The Health Reform Legislative Task Force approved the final draft of a report that says the state will save at least $959 million in Medicaid costs over five years by continuing to implement the reforms it’s already implementing or is planning, or more if certain reforms are adopted.
The report was written by the consulting firm The Stephen Group after two years of meetings.
The task force was formed in early 2015 as part of the debate over extending the private option, the program that uses federal Medicaid dollars to purchase private health insurance for more than 300,000 Arkansans with incomes up to 138% of the federal poverty level.
Its job was to help create a replacement for the private option and to find savings in the overall Medicaid program, the health program funded primarily by the federal government with a state match. It hired New Hampshire-based The Stephen Group as a consultant and had input in Hutchinson’s new version of the private option, Arkansas Works, which recently received a waiver from the Obama administration to go into effect next year.
The report found that costs for traditional Medicaid are higher than other states and are growing unsustainably – conservatively, by 5% a year for the next five years, from a cost of $5.4 billion in 2017 to $6.9 billion by 2022, or a total of $31.2 billion from 2018-22. State general revenues required to fund the program will grow $500 million between now and 2021. Among the causes for the growth: a lack of hospital payment initiatives and a lack of care management strategies based on value and risk. The state relies too much on nursing homes and institutional settings rather than home- and community-based programs.
Arkansas Works will cost $1.7 billion in 2017 and $2.3 billion in 2022, or $10.2 billion from 2018-22. It will have an impact of $637 million on state funds from fiscal year 2017 to 2021. Its costs have been less than expected. Together, it and traditional Medicaid will cost $7.1 billion in 2017 and $41.4 billion between 2018-22. Across both programs, the report found the state does not emphasize health care value, outcomes, or improved health. Instead, it focuses on large claims processing.
Hutchinson asked for $835 million to offset the state’s share of Arkansas Works, which has been funded entirely by the federal government but for which the state begins paying 5% in 2017, a number that rises to 10% by 2020.
Instead, the report envisions $959 million that would come from improvements in case management, better coordination, and a reduction of duplication and unnecessary services that are already being implemented or planned, partly as a result of the work of the task force and The Stephen Group. Much of the changes are coming through rules changes or best practices, though some legislation could be created as a result of the task force’s work.
More specifically, those reforms include:
• Changes to behavioral health programs that are projected to save $215 million in fiscal years 2018-22;
• Changes to developmental disability services that would save $215 million over that time period;
• A memorandum of understanding signed May 20 by Hutchinson with the Arkansas Health Care Association, which represents the long-term care industry, to reduce costs by $250 million over five years;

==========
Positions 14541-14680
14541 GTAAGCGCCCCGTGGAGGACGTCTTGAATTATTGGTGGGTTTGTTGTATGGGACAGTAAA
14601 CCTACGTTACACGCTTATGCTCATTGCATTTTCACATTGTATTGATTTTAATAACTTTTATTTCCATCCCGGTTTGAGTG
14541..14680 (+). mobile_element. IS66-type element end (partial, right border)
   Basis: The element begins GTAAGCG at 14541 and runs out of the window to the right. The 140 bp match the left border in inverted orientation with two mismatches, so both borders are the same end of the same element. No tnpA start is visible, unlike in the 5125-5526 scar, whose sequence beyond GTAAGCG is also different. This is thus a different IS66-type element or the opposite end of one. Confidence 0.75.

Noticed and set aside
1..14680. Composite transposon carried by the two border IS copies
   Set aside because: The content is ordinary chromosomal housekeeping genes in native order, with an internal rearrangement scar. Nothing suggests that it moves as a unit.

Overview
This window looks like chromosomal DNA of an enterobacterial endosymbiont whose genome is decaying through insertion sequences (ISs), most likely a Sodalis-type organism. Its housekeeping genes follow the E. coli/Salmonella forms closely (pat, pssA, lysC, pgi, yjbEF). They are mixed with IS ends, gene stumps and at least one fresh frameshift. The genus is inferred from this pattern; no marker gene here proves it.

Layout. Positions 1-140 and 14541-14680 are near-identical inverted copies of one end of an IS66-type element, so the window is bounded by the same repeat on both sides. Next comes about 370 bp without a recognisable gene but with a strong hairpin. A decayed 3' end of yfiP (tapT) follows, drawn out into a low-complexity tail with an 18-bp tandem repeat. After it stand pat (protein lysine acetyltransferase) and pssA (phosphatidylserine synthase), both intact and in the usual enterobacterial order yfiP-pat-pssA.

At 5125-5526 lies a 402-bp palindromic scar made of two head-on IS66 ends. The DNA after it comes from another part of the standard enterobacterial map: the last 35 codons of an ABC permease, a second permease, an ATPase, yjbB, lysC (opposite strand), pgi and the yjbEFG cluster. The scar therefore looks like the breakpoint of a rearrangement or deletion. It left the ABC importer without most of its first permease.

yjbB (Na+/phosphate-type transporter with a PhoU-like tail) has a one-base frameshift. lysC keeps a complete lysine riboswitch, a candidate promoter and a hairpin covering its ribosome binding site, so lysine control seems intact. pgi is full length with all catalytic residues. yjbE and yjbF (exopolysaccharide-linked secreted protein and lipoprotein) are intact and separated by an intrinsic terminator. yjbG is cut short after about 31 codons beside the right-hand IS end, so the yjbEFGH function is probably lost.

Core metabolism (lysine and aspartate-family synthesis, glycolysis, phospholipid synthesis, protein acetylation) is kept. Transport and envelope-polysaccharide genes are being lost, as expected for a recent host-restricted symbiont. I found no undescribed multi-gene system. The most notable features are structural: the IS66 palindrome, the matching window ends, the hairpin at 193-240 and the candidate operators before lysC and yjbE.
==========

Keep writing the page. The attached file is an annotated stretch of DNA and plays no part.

• $41 million in savings by using managed care for dental services. In managed care, a private company administers the program with financial incentives to reduce costs; and
• $250 million over five years in pharmacy savings through a variety of initiatives.
The Stephen Group envisions bigger savings of $1.154 billion if the state adopts a model where the Department of Human Services works with private behavioral health and developmental disability providers to develop regional cooperative groups managed by a coordinating entity owned by those providers. The plan envisions $1.28 billion in savings if the state adopts a managed care model for developmental disability and behavioral health services.
Over the course of two years, The Stephen Group argued for a more extensive commitment to managed care, but some legislators balked, and the task force split on the issue, never coming to a conclusion. The report raises the issue but does not draw a conclusion.
The report says the private option population is younger than other Arkansans buying insurance individually and that its members have access to more providers than traditional Medicaid recipients. However, despite being younger and healthier, they utilize the emergency room at greater rates than the general population – the apparent result of a lack of understanding of how to use the system properly, or a lack of incentives. It found that 40% of recipients have zero annual income. It found that hospitals saw a steep drop in uninsured patients as a result of the program.
The Stephen Group also found serious problems with the Department of Human Services’ enrollment eligibility system. Last October, it reported that 42,891 Medicaid and private option recipients had best addresses that were out of state, while hundreds were deceased prior to being authorized. DHS has since worked to remedy the eligibility system.
The report expresses hope that the incoming Donald Trump administration will fund state Medicaid programs through a flexible block grant, allowing the state to implement changes in Arkansas Works such as work requirements for eligibility for able-bodied adults.